If I had multiple cats, each cat would have their own container and own pen or vial in it. Their name would be on container. A card with their name on it, amount of insulin, caliper setting (each cat would probably have own calipers, to make it easy) with their name on calipers in the container. Once cat gets its insulin their container would go back in fridge. Then next one would be done and their container back in fridge, the next cat. Since monoject syringes are individually wrapped you can mark each one AM and PM and after the PM shot put new ones still in their wrapper in container for the next day.

    Great idea Jill. I was wondering what was going on yesterday (full moon, Friday the 13th, Murphy's Law etc.).
     
    Last edited: Jun 10, 2016
  14. Tuxedo Mom

    Tuxedo Mom Well-Known Member

    Joined:
    Dec 2, 2014
    I keep a written chart of daily doses and nadirs. The first thing I do after testing in the morning is record the two tests and look at the numbers from the day before. Then I fill the two syringes one for each kitty, double checking each measurement. Since Tuxie is on the higher dose, his shot is done first. If I were to give the wrong syringe by accident it would be a much smaller dose than he is supposed to get. After the shot I mark on the records the position of the shot..abdomen or flank...the the next kitty gets hers.
     
  15. Melanie and Smokey

    Melanie and Smokey Well-Known Member

    Joined:
    Feb 24, 2010
    Oh, I also put a log on the fridge showing the date of dose changes so that its easily seen when opening the fridge for the insulin what the current dose it. We'd been missing communication on the dose changes. Having it on the fridge means no one can get to the insulin without seeing the correct current dose. Its also there for petsitters and if something came up suddenly and we had to have someone else come in without being able to leave instructions, the dose information is there.
     
  16. Vyktors Mum

    Vyktors Mum Well-Known Member

    Joined:
    Nov 15, 2011
    I have a sample syringe filled with coloured water of the current dose that I use to measure against the dose I am drawing so I can't go wrong on dose. I also keep a paper diary for Vyktor that I enter the BG levels and shots into straight after they're done (as well as every other whisker movement throughout the day lol). I think a paper diary or whiteboard or some other similar method would be especially useful if there are more than one caregivers.
     
  17. Tricia Cinco(GA) & Harvey

    Tricia Cinco(GA) & Harvey Well-Known Member

    Joined:
    Jul 18, 2011
    When Cinco was diagnosed and we started giving him insulin and testing at home, I bought a pack of small spiral notebooks (the kind that flip at the top). When we test we put the date, time, + or - from shot time, and BG on the next available line. When we shoot, we put PMPS/AMPS and the dose amount instead of the + or -. DH does 90% of the shooting and I do 90 percent of the testing and all of the SS entering. This way we always have a record at hand of what was shot when and how much, plus his BGs.

    When Harvey was diagnosed, he got his own notebook and we continued the practice. We had to write their names at the top of each page to be sure we kept them straight.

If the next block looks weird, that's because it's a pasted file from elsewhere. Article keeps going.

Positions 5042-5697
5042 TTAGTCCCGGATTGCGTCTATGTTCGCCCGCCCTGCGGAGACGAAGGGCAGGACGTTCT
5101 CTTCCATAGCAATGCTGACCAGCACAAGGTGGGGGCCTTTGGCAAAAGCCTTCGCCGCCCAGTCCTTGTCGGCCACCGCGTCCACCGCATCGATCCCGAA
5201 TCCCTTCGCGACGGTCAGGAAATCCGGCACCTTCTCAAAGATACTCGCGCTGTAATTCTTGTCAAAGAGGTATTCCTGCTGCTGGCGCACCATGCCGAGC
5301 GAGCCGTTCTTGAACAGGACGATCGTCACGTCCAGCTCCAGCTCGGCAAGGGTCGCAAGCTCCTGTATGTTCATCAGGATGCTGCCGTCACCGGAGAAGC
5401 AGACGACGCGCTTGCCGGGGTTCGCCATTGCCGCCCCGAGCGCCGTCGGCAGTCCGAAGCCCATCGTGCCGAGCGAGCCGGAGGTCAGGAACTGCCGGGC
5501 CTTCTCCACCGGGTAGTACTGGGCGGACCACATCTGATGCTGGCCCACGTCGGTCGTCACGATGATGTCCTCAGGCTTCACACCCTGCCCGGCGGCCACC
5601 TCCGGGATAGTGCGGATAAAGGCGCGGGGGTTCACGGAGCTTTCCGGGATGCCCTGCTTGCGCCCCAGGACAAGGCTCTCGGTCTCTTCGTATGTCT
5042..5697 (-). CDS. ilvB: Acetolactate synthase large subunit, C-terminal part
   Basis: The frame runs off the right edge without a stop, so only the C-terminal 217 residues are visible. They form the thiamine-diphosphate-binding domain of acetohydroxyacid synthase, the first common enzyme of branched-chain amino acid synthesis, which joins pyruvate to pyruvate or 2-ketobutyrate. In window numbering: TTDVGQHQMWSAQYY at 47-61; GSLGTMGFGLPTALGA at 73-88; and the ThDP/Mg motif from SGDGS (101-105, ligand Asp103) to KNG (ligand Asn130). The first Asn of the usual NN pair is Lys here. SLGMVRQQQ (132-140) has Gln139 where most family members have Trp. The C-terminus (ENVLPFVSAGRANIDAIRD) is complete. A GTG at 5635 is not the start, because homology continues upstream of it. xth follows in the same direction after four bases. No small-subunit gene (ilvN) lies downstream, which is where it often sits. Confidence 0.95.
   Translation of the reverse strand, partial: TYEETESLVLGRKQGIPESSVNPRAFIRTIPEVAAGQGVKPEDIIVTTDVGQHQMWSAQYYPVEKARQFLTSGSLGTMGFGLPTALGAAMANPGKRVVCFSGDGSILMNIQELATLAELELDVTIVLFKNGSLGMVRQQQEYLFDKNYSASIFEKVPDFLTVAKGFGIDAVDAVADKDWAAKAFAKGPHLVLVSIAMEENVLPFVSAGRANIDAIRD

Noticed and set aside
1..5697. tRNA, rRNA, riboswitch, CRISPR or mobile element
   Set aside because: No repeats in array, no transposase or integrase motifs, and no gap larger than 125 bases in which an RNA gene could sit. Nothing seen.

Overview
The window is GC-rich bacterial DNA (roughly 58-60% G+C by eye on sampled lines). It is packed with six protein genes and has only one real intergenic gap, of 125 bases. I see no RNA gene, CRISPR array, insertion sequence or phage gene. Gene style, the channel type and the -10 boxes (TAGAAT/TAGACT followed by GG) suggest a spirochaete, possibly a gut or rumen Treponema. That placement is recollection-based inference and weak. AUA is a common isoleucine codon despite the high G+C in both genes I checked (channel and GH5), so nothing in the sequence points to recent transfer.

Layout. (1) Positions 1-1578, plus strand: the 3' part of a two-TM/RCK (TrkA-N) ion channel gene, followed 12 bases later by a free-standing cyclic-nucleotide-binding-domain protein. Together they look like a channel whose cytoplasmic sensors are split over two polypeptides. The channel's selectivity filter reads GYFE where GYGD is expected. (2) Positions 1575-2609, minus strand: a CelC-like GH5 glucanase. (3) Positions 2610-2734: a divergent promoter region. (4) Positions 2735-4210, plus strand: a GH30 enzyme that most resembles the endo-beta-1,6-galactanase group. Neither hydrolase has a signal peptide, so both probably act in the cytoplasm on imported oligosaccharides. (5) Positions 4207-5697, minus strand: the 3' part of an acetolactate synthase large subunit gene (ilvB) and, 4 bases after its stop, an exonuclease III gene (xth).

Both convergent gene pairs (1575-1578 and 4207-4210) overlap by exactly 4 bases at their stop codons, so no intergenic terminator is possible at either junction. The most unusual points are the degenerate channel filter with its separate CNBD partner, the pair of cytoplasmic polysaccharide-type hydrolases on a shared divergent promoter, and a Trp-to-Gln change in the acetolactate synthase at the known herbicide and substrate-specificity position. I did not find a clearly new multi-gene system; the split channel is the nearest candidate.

Regarding the syringes, DH would draw up one dose, put both the top and bottom cap on it, and set it in front of him on the counter. Then he'd draw up the other dose, put the caps on, and set it in a different location on the counter. He'd bring in Cinco, put the food in front of him, test, and if he was eating, check the dose and shoot (he was always eating). He'd then clip the needle off the syringe and throw it away. Then he'd repeat the process with Harvey. When he was done, he'd check to be sure there were no syringes on the counter. That last step saved him a few times when he forgot to give the dose!

    Great idea to do this, Jill! :)
     
    Last edited: Nov 19, 2016
  18. julie & punkin (ga)

    julie & punkin (ga) Well-Known Member

    Joined:
    Feb 17, 2011
    One more thought for those who are using a second insulin (R) along with Lantus or Levemir. It can help to put something different on the R vial. Wind rubber bands around it so it has a tactile feel that reinforces that this is not your Lantus or Levemir insulin.

    We kept the Lantus vial or pen in a cup in the fridge on the back of a shelf and kept the R insulin in its box in the butter compartment.

    It's also important to take reductions if the cat earns them by dropping below the reduction point for the glucometer/dosing guide you are using. Choosing to not take earned reductions increases the risk of a cat becoming overdose and bringing on a crisis.
     
  19. Tara & Ivana

    Tara & Ivana Well-Known Member

    Joined:
    Aug 20, 2015
    Our TFS routine was almost always done by both hubby and I together. I would test Ivana, then feed her and draw up her dose using the insulin ruler. While I was feeding/drawing hubby would enter her number into her spreadsheet, and then ask me what dose she was getting so he could enter that too. This worked as a sort of confirmation of dose I guess, because if I said a weird dose then he could immediately see it was wrong. Then I'd hand him the syringe and he'd do the shooting and I'd do the posting here. It worked really well for us, and we never once (that we know of) either missed a shot or gave an extra shot.